The process of feeding pollen patties itself is simple, but determining if you need a pollen substitute and when to apply it can be a complicated process. The beekeeper must consider the colony size, weather and surrounding forage. The reason for feeding pollen patties to our bees is to stimulate brood production. The pollen provides the protein that is needed to rear new bees. Knowing this, a beekeeper can provide a pollen substitute to their bees and boost the population in preparation for the anticipated spring nectar flow. More bees equals more foragers, but more bees also means more mouths to feed. We need to be careful because a hive can easily starve due to large populations. And a highly populated hive could lead to swarming. If you are considering using pollen substitute, be sure to take in account the weather. The weather plays a big role in the beekeeping world. Your local climate really dictates when to apply a pollen substitute. In a northern climate, you might apply a pollen substitute in late February or early March, where as in a southern climate, you might apply a substitute as early as January. Another thing to consider is your local forage. Some varieties of trees bloom rather early. Pollen could be abundant and a substitute may not needed.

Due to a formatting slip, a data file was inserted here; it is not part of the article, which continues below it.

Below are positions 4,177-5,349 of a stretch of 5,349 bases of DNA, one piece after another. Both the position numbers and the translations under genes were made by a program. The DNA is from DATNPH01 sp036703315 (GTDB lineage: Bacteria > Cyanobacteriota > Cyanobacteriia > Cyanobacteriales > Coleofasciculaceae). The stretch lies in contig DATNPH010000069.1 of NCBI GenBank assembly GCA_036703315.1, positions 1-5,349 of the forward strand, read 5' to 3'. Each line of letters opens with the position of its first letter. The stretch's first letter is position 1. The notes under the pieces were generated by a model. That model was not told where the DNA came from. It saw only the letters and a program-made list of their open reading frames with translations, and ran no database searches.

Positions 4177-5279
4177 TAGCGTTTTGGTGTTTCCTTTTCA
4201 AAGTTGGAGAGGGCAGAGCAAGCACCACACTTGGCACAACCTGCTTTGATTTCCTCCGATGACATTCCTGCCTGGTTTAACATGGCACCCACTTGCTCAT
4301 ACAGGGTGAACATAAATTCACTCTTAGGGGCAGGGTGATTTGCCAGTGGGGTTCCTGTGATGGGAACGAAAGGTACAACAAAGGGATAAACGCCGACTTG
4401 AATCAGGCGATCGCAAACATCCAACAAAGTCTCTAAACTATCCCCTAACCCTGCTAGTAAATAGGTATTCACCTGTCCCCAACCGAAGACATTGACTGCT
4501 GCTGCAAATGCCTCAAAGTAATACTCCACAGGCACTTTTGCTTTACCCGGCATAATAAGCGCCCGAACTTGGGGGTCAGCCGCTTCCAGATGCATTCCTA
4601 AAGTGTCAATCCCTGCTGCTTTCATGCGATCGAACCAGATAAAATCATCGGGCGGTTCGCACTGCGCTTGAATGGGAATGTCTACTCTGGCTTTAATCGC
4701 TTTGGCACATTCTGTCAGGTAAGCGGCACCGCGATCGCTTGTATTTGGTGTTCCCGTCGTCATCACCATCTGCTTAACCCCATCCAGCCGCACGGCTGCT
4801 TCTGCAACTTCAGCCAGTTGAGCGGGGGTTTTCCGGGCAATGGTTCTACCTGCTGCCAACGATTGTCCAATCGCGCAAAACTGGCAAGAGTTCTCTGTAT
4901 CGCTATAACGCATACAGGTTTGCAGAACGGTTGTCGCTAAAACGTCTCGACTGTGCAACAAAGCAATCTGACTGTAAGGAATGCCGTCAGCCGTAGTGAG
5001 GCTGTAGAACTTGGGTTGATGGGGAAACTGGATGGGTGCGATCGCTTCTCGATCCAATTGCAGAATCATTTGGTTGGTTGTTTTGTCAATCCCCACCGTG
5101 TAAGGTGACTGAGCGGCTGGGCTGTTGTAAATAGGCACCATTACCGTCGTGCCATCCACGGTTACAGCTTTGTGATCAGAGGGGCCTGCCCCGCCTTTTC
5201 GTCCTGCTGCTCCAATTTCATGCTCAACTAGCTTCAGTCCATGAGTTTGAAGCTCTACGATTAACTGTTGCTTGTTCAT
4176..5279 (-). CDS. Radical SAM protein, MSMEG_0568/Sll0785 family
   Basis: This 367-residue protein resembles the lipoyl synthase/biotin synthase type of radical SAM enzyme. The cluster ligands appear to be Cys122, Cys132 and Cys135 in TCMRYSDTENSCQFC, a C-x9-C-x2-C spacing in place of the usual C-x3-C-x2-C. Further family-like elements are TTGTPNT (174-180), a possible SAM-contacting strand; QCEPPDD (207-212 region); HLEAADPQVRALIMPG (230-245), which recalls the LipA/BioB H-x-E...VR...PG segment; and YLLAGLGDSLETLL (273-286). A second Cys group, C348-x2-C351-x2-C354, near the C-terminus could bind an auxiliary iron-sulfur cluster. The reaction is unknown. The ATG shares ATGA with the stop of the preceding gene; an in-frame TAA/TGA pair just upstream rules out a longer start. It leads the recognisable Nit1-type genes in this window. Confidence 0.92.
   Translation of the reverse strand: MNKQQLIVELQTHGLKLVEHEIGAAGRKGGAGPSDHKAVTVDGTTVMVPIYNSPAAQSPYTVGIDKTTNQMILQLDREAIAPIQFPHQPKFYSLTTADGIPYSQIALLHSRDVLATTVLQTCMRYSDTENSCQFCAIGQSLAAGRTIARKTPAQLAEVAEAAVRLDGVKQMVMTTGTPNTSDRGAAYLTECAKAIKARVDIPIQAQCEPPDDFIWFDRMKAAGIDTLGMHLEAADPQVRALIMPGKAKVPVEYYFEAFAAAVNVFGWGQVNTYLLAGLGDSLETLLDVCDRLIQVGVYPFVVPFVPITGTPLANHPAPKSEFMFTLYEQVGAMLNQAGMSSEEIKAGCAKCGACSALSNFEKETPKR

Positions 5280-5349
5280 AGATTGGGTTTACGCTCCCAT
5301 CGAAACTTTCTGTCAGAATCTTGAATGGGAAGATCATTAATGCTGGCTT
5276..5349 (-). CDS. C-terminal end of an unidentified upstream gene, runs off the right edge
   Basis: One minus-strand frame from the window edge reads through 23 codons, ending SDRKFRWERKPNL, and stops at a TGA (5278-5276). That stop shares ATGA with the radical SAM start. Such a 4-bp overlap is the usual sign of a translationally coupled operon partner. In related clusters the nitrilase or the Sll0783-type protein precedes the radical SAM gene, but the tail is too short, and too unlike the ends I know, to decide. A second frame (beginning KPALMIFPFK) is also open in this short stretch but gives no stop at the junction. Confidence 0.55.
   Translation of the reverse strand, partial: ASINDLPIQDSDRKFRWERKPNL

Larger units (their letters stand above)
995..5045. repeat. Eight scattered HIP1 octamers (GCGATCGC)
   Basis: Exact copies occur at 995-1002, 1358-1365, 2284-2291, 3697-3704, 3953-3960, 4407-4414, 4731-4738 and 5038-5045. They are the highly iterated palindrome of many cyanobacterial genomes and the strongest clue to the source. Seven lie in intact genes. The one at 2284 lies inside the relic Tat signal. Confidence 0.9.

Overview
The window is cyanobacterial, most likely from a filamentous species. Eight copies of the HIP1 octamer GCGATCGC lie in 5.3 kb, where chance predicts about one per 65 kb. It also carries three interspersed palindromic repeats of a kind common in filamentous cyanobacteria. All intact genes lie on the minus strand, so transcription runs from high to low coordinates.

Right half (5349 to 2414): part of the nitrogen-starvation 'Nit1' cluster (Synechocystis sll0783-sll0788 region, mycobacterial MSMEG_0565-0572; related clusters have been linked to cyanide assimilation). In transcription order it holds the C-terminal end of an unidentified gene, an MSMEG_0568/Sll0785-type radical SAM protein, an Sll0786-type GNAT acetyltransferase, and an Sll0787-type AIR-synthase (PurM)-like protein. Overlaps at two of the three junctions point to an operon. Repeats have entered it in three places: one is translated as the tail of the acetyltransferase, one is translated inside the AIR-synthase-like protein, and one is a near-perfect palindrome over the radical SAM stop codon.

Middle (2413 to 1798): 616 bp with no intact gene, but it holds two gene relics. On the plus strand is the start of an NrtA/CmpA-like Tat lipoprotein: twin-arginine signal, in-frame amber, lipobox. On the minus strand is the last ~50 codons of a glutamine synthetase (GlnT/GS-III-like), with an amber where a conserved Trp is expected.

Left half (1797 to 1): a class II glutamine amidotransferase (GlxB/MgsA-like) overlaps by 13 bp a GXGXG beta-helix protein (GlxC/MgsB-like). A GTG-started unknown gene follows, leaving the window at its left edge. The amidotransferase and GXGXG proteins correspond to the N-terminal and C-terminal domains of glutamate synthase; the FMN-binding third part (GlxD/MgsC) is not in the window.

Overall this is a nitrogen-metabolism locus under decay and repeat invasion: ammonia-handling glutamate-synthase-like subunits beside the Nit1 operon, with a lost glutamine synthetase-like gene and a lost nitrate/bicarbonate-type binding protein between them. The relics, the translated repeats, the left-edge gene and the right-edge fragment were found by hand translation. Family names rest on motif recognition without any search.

Here at Kelley Beekeeping, we offer two of the most popular pollen substitutes. The Bee Pro patties and the AP23. Feeding your bees’ pollen substitute is easy. – just open the top and slide the pollen patty on top of the frames. It will fit between the top of the frames and the inner cover. Try to position the patty toward the center because that is where the cluster will most likely be. If you happen to be utilizing other feeds consider our Mountain Camp Rim. The Mountain Camp Rim provides more space for the beekeeper to apply other feeds.